Mutual respect


We recognise that everyone is important and special, and needs to be treated as such. Our behaviour policy, our school rules, the modelling of adults and pupil leaders as well as the explicit teaching through the curriculum and assemblies, actively promotes this value every day.


Tolerance of those of different faiths and beliefs


Our school community, like our country, has a richness that is due to the diversity of those who live here, and we value, embrace, and respect those from different backgrounds, cultures and beliefs. We aim to enhance children’s understanding of different faiths and beliefs by participating in a range of celebrations throughout the year, including special assemblies. Children have the opportunity to dress-up in clothes and try different foods from other cultures during our International Food Fairs and we encourage parents/carers to participate and support our multi-cultural events.


SMSC stands for Spiritual, Moral, Social and Cultural education. It is not taught as a lesson, it is embedded across our curriculum; For example it could be part of Religious Education, Physical Education, English, History, Geography or Art. It is central to the ethos of the school which children experience on a daily basis. SMSC is now highlighted by government as a key means of promoting basic British Values and counteracting the development of religious extremism in some school settings.


Pupils’ spiritual development is shown by their:


  • beliefs, religious or otherwise, which inform their perspective on life and their interest in and respect for different people’s feelings and values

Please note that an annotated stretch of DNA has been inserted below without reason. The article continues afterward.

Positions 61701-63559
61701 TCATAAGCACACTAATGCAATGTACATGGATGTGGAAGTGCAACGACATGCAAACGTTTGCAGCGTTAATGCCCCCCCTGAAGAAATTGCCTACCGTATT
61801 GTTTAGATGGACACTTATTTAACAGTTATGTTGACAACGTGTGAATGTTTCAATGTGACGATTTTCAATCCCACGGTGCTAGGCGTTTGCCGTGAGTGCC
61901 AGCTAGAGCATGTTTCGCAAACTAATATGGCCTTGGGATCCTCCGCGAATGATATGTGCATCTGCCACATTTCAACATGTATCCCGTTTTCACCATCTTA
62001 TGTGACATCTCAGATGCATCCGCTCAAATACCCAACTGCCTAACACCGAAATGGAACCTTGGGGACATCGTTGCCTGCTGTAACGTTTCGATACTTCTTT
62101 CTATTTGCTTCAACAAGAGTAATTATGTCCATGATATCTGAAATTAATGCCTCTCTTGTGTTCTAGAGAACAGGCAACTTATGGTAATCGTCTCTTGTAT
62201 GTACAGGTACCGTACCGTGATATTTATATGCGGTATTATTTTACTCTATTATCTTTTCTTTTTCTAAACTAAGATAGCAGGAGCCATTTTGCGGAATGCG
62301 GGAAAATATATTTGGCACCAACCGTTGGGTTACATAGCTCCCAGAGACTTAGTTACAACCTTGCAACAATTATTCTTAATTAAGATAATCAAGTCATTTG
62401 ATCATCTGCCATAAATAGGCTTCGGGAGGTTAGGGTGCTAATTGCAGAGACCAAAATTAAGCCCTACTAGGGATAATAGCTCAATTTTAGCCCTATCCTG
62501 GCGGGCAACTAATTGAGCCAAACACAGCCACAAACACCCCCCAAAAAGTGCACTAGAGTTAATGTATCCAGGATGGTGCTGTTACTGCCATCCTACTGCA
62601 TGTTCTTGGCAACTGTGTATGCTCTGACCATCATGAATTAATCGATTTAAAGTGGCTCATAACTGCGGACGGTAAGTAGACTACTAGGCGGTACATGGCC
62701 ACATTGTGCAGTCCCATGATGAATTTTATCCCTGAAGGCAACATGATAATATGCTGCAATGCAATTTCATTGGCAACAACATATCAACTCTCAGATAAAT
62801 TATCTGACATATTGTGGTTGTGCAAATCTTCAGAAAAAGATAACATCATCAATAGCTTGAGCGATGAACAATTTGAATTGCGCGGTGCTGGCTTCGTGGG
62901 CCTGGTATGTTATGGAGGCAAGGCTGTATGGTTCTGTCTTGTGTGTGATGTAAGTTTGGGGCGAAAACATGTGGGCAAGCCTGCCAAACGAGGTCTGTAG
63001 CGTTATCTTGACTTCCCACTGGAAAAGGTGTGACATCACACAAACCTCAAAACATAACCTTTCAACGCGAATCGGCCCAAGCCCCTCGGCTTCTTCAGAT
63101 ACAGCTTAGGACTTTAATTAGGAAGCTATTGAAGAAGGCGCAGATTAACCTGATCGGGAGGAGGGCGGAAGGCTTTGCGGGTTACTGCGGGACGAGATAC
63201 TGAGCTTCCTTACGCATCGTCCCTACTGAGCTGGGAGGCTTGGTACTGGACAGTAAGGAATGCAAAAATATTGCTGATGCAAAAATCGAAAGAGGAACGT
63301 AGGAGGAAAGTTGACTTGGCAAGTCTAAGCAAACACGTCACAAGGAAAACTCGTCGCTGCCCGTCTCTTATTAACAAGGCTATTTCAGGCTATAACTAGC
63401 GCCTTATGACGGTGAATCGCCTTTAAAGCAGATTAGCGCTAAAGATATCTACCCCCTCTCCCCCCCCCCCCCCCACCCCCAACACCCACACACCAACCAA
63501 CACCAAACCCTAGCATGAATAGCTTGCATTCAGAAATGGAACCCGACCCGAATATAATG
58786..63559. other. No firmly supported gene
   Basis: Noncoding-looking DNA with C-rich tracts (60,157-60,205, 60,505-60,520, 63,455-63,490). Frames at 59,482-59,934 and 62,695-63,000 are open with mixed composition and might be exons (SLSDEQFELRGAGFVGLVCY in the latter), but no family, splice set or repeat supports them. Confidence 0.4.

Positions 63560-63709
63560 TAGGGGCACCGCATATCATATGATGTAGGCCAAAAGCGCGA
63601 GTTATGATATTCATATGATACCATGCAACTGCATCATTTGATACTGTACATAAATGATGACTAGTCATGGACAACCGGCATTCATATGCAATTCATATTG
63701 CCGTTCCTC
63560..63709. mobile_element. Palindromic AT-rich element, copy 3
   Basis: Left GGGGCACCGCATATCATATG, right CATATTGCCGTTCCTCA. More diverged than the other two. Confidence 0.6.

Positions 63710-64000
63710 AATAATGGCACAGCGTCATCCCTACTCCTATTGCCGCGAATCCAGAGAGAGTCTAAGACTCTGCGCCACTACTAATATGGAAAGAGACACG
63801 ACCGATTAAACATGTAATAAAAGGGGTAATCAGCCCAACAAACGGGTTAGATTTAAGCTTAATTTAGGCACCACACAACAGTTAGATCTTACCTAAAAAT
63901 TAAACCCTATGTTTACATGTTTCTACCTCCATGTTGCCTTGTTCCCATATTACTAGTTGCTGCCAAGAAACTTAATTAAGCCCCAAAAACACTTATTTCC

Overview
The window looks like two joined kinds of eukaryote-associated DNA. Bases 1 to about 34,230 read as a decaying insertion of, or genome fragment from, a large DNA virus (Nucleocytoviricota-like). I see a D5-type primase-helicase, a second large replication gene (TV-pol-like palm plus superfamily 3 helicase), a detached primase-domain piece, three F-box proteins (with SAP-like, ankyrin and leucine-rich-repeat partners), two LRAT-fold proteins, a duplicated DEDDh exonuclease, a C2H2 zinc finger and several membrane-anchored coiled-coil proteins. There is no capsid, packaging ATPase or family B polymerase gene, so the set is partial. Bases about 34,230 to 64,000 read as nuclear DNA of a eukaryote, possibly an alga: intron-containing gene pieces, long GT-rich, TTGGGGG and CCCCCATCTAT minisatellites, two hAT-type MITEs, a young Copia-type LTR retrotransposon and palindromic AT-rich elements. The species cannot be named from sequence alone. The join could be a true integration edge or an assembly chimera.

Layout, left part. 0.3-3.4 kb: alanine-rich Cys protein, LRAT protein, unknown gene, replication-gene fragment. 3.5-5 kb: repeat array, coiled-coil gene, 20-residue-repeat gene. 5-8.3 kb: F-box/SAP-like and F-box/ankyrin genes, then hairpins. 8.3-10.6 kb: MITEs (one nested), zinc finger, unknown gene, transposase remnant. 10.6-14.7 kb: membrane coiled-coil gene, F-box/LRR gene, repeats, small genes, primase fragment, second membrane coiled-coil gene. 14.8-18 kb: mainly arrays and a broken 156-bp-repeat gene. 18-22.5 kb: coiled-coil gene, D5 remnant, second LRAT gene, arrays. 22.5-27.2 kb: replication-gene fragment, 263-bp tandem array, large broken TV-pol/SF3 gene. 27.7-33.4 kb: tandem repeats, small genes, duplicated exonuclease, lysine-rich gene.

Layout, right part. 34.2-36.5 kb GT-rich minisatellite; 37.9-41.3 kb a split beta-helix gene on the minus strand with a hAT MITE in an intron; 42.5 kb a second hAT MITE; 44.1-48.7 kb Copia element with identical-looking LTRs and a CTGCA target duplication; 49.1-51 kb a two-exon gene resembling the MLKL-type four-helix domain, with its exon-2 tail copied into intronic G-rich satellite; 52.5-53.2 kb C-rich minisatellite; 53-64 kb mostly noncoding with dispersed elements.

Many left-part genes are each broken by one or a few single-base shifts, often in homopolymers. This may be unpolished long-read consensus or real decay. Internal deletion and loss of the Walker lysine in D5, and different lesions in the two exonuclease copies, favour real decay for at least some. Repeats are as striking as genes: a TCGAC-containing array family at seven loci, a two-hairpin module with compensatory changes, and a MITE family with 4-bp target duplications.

• sense of enjoyment and fascination in learning about themselves, others and the world around them, including the intangible
  • use of imagination and creativity in their learning
  • willingness to reflect on their experiences


Pupils’ social development is shown by their:


  • use of a range of social skills in different contexts, including working and socialising with pupils from different religious, ethnic and socio-economic backgrounds
  • willingness to participate in a variety of social settings, cooperating well with others and being able to resolve conflicts effectively
  • interest in, and understanding of, the way communities and societies function at a variety of levels


Pupils’ moral development is shown by their:


  • ability to recognise the difference between right and wrong and their readiness to apply this understanding in their own lives
  • understanding of the consequences of their actions
  • interest in investigating and offering reasoned views about moral and ethical issues


Pupils’ cultural development is shown by their:


  • understanding and appreciation of the wide range of cultural influences that have shaped their own heritage
  • willingness to participate in, and respond to, for example, artistic, musical, sporting, mathematical, technological, scientific and cultural opportunities
  • interest in exploring, understanding of, and respect for cultural diversity and the extent to which they understand, accept, respect and celebrate diversity, as shown by their attitudes towards different religious, ethnic and socio-economic groups in the local, national and global communities